Dual Citizenship or Relinquishment of Original Citizenship: An Important Factor to Consider When Applying For Naturalization
By the Staff of Immigration Law Associates
An important factor in deciding whether to apply for U.S. citizenship is whether your original home country requires that you relinquish citizenship with that country upon naturalization in the U.S. Many countries do not officially recognize dual citizenship and require anyone naturalized in the U.S. to surrender their original citizenship documents with their home government authorities. This could cause problems for some, as loss of citizenship may affect property rights (such as increased taxes on property left behind) or other benefits of being a citizen of the home country.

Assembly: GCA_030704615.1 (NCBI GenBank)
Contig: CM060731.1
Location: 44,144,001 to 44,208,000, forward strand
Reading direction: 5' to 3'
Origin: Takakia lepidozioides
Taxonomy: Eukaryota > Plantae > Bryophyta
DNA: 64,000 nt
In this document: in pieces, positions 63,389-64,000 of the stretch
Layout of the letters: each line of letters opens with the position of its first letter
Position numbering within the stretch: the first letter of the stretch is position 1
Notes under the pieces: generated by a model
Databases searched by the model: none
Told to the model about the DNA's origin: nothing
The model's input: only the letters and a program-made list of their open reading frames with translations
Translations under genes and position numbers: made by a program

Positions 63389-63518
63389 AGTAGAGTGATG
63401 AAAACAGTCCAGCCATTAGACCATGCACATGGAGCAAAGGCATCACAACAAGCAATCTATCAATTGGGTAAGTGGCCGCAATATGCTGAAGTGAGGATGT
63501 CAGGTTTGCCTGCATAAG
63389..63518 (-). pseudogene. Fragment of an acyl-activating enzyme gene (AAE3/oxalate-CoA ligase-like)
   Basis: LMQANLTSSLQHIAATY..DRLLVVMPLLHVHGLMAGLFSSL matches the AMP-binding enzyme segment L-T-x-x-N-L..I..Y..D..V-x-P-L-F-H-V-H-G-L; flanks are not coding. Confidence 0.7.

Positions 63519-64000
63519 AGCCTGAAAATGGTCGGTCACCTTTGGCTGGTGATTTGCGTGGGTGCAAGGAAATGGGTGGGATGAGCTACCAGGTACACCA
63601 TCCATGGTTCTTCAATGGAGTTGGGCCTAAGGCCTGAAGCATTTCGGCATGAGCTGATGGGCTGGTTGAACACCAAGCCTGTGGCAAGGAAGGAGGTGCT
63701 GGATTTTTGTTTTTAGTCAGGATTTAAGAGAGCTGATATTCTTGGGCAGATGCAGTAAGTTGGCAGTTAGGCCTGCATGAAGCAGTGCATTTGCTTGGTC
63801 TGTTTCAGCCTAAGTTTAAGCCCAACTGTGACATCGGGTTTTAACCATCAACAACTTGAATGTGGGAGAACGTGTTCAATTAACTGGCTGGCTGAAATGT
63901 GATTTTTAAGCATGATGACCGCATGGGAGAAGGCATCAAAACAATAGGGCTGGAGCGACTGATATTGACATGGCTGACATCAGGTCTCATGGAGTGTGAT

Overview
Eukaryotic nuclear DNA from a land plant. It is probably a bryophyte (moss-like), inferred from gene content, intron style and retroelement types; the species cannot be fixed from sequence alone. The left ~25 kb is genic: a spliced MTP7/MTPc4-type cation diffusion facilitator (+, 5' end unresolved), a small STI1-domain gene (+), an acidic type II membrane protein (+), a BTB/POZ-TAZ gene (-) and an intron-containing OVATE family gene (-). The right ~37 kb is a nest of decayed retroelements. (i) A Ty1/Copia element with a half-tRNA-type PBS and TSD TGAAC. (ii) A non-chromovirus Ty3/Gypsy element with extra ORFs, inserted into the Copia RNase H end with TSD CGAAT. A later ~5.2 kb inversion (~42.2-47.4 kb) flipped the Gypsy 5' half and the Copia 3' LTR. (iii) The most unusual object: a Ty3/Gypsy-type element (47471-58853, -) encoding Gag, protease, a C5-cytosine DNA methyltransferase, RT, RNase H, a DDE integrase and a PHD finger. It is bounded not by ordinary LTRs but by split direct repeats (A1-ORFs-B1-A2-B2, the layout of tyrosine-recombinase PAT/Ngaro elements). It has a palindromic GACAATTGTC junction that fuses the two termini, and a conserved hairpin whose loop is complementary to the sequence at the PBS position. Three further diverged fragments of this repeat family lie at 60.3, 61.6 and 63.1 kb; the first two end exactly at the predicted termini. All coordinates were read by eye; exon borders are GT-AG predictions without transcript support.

Even if they do not officially recognize dual citizenship, certain countries, however, will not force an applicant to relinquish their original citizenship once U.S. citizenship has been obtained. This effectively results in dual citizenship (or dual nationality) even though both countries recognize the individual as only a citizen of their country.
View the dual citizenship chart that lists both the countries that generally allow and do not allow dual citizenship after U.S. naturalization. Before applying, however, it would be a good idea to confirm this information with your consulate. Only once you are comfortable with the possibility of losing your original citizenship should you go forward with your naturalization application. We can help. Please call our office to schedule a consultation.